Spring in the Garden

Practising my manual controls on the camera and enjoying the flowers in our garden.


It would seem that the tree at our front door is a lilac tree.


Looking into the heart of a tulip. My favourite flower.








I think it’s neat that we have a magnolia tree but I also kind of don’t like magnolias. They seem overly gaudy to me.


And just to make me feel like I really am in the Garden of Eden, I saw a snake. It was a big one – I tried to get a picture but it slithered away before I could snap one.IMG_0884

Inside a willow tree.



And just because…an adorable sleepy puppy.



Puppy Envy

Some girls have baby-envy. Some young couples, when they’re out and about, check out babies and toddlers and talk about when they’ll have their own.

I have puppy envy. Peter and I point out other people’s dogs to each other and discuss the day when we’ll have our own dog. It’s close but it’s not quite here. We both had dogs as kids and have always known a dog would eventually be a part of our family. For now though, we make do with a dog as part of our extended family.

Last night we met Bella, Peter’s parents’ new puppy.


How fricking cute is she? Bella is a Springer Spaniel/Chocolate Lab cross (aka: a Labradinger).


Look how happy I am to be near a dog!

And then she fell asleep.


Good Morning


A cool, quiet morning. The weekend brought us rain, hail, lightning, and an all-night power outage. The sun showed its sheepish face yesterday and looks like it might hang around for a few more days.

I am enjoying my beautifully normal life and a day off.



A Walk at Low Tide

Another sign of spring around here? Low tide. And I mean looowww tide. A tide so low I could practically walk to the general store from our house (which is located across the bay from us).


It gives us a much larger front yard to explore.


And underwater treasures to be discovered…



The rocky island in the middle of the bay (frequented by ducks and gulls) is reachable during low tide. Unfortunately, it’s covered with bird poop and fish guts and it’s the worst-smelling place in the world.

View’s pretty though.


Also at low tide:


Crabs under every rock you flip over! And we have young neighbours you like to flip over those rocks! We disrupted a few crab parties.


What Easter Looked Like



Porpoises chasing a school of fish past the house.


As we were getting ready for church Sunday morning I hear my brother-in-law yelling, “Porpoises! There’s porpoises out front!” and we all rushed to the front windows. (Yes, we live in the same town as my in-laws and yes, we stayed the weekend with them for an Easter sleepover!)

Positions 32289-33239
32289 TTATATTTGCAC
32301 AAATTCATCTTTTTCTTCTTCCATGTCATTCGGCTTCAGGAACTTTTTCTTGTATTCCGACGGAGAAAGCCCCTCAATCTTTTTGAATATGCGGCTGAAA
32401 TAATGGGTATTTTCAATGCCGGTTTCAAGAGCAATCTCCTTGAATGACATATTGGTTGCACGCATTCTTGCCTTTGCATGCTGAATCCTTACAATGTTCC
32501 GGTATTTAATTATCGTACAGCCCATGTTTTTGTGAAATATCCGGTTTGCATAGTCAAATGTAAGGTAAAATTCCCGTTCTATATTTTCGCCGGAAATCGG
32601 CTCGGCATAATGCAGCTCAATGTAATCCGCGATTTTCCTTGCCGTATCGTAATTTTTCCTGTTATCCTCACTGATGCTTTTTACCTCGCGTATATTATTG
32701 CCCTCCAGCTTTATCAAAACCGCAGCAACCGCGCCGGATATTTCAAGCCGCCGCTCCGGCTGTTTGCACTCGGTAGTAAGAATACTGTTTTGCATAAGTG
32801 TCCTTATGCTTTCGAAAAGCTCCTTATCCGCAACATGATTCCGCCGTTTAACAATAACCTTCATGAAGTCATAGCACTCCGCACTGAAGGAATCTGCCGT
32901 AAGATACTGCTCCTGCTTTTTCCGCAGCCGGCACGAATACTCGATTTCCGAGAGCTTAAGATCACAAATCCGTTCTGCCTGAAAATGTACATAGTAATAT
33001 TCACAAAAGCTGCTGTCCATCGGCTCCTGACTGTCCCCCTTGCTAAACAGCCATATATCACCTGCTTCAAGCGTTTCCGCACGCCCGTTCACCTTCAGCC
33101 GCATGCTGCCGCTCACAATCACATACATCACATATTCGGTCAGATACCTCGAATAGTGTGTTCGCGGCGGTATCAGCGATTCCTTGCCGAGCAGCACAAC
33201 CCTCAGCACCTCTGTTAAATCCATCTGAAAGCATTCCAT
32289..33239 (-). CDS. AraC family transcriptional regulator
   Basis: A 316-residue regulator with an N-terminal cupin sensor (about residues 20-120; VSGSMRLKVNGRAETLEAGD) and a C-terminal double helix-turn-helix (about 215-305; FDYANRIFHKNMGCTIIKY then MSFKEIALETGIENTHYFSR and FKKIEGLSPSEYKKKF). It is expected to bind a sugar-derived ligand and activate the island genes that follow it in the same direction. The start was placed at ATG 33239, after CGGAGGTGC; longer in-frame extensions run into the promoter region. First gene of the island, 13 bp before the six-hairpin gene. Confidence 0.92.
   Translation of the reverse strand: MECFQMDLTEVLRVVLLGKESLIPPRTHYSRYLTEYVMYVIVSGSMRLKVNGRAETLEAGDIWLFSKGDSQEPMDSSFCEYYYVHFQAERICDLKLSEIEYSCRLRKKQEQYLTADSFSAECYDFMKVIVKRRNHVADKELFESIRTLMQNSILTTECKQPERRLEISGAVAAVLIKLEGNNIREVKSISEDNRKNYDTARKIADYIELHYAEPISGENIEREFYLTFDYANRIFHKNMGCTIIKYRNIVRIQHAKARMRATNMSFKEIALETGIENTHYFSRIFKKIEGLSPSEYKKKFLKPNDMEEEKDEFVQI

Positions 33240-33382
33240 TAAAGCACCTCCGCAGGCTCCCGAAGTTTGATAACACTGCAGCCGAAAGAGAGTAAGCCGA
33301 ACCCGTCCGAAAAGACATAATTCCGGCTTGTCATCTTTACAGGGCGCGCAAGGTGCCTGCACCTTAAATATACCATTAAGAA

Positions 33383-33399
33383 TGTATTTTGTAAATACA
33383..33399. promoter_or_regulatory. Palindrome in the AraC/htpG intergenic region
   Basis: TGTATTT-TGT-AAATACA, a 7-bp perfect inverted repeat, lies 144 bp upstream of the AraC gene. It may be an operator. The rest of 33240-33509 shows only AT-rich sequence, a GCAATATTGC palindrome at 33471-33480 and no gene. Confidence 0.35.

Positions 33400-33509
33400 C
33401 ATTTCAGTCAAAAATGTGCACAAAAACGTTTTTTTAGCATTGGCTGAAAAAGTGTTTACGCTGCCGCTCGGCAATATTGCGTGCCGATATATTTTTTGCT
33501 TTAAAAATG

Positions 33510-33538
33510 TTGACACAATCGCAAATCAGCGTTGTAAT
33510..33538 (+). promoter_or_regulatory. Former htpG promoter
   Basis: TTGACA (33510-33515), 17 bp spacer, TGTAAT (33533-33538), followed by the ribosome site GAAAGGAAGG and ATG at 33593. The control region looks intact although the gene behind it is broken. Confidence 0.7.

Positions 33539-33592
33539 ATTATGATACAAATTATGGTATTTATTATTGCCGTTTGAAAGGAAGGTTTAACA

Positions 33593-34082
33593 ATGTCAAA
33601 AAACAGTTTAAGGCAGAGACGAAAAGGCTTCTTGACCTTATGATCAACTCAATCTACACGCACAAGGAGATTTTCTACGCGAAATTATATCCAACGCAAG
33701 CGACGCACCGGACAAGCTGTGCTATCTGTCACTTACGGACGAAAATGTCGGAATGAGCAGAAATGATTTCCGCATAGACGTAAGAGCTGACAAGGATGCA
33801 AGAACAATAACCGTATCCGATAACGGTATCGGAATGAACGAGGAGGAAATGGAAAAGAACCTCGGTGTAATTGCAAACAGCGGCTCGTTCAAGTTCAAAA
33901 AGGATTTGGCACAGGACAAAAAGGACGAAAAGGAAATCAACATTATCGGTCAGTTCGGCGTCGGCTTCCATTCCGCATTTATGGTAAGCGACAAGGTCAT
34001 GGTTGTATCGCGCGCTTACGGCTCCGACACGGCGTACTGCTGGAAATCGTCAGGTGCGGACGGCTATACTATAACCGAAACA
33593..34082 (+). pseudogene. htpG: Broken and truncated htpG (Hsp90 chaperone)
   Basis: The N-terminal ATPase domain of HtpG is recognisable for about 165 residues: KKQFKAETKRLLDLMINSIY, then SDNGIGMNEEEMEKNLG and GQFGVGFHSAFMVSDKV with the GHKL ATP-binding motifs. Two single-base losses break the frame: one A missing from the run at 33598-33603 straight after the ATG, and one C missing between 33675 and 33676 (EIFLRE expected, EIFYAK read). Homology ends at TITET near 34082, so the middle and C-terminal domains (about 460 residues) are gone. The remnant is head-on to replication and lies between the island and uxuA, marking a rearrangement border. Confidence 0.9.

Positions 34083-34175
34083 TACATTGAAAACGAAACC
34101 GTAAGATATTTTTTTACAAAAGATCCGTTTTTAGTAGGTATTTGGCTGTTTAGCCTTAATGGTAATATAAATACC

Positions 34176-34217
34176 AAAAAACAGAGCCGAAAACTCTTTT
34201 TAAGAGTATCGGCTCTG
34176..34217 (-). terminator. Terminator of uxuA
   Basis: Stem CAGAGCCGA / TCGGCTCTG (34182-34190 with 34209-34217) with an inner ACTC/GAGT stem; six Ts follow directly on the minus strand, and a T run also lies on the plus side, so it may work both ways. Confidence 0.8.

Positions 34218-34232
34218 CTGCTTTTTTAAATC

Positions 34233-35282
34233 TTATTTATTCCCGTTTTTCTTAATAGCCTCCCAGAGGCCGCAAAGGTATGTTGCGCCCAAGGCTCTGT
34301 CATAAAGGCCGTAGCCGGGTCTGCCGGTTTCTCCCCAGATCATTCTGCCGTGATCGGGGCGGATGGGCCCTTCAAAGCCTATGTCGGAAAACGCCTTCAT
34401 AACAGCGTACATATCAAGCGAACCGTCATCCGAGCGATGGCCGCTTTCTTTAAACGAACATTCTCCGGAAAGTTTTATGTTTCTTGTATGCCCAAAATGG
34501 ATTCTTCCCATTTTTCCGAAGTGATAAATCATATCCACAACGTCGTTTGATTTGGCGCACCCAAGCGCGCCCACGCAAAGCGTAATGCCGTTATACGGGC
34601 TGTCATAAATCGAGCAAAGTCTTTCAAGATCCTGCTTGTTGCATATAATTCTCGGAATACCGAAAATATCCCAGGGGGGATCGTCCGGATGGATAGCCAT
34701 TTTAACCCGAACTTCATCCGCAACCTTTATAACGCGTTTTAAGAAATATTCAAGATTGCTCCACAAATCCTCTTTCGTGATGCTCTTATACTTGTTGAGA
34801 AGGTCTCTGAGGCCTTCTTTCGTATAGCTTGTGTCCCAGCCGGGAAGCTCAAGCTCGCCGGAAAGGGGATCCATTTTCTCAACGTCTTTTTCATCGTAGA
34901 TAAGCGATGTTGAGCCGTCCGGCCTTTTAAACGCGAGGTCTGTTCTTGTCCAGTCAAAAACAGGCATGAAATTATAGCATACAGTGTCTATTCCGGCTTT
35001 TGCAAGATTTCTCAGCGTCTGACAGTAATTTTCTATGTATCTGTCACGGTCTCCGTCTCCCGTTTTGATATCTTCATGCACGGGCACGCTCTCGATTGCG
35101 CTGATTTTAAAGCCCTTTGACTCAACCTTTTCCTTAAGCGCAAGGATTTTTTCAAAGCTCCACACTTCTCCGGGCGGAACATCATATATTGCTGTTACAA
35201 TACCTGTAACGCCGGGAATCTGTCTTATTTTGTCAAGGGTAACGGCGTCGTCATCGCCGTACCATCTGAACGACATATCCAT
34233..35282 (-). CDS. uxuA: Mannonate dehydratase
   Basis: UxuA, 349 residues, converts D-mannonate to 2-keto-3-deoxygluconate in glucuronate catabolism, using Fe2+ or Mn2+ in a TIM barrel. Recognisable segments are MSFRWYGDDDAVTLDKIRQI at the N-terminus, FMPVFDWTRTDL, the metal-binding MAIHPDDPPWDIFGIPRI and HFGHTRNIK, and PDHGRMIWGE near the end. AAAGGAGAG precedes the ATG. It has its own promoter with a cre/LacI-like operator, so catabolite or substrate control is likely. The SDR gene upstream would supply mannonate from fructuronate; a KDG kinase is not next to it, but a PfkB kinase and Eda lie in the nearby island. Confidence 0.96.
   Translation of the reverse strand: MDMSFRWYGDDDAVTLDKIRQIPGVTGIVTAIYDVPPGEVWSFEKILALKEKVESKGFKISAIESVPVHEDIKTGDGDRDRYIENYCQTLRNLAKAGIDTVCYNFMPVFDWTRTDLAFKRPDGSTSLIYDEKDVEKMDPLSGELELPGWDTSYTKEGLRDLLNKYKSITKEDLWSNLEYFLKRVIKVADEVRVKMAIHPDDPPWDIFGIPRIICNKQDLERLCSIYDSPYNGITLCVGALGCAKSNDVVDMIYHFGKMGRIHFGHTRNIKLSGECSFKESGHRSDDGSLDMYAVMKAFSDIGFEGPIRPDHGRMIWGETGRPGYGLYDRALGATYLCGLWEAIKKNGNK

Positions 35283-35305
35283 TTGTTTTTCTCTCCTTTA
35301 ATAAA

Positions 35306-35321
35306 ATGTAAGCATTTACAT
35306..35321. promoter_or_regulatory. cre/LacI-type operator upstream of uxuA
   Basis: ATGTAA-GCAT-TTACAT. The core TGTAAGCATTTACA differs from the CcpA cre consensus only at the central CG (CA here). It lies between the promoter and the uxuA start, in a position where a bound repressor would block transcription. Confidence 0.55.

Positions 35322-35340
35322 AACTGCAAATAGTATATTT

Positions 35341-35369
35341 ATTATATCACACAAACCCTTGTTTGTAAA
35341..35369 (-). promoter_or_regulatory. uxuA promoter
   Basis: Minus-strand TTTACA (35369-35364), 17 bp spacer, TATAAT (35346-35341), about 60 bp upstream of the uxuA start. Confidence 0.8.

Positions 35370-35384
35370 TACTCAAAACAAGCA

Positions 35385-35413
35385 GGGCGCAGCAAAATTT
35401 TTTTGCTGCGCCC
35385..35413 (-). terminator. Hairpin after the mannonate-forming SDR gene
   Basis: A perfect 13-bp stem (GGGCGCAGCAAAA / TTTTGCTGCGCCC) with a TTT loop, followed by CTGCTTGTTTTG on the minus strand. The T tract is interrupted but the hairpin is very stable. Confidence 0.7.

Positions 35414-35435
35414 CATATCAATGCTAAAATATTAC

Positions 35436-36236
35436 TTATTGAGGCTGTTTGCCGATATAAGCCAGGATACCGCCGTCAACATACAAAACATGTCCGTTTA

Sunday morning:


Sunday afternoon at the beach:








Sunday evening



He Has Risen

“Why do you look for the living among the dead? He is not here, but has risen.”

Luke 24:5


Easter. I love this holiday. I love the chocolate and the flowers and the sunshine. But I love it most because this weekend is central to what I believe, central to the faith that I build my life around. This is the day we celebrate the ultimate sacrifice of Jesus, the sacrifice that saves us.

Last week I learnt of the death of someone I’ve known for almost twenty years. A wonderful Christian woman who there wasn’t a bad thing to say about. A woman well-loved, surrounded by people who wanted to spend many more years with her. It seems so unfair. As I went through the week and sat in a church service on Good Friday, it didn’t feel like death had been defeated.

Our pastor read out to us, in that Good Friday service, the final words that Jesus spoke before He died on the cross. One of those statements was to the thief who was crucified next to Him.

He said, “Truly I tell you, today you will be with me in Paradise.” (Luke 23:43)


I know that this woman, who once made me chocolate cupcakes shaped like swans, is in Paradise with Jesus today. Right this minute.

And while we grieve here and now, our sorrow is temporary. In this way, death has not won. Death has not separated us from our Lord.


For a weekend each year, we are close to death. To that ultimate and inconceivable sacrifice that Jesus made for us. I understand it and yet I don’t. This Easter, I feel an extra compassion for Mary Magdalene, who found the tomb empty and wept.

But Mary stood weeping outside the tomb. As she wept, she bent over to look into the tomb; and she saw two angels in white, sitting where the body of Jesus had been lying, one at the head and the other at the feet. They said to her, “Woman, why are you weeping?” She said to them, “They have taken away my Lord, and I do not know where they have laid Him.”

When she had said this, she turned around and saw Jesus standing there, but she did not know that it was Jesus.

Jesus said to her, “Woman, why are you weeping? Whom are you looking for?”

Supposing Him to be the gardener, she said to Him, “Sir, if you have carried Him away, tell me where you have laid Him, and I will take Him away.”

Jesus said to her, “Mary!”

She turned and said to Him in Hebrew, “Rabbouni!” (which means Teacher.

John 20:11-16

Mary wept for the death of her friend and teacher. She wept because, like each of us when faced with death, we do not understand. We mourn our loss and we see only a terrible finality where, in fact, something wonderful has begun.

We linger among the dead when we are actually looking for those who are alive again.


God proves His love for us in that while we still were sinners Christ died for us.

Romans 5:8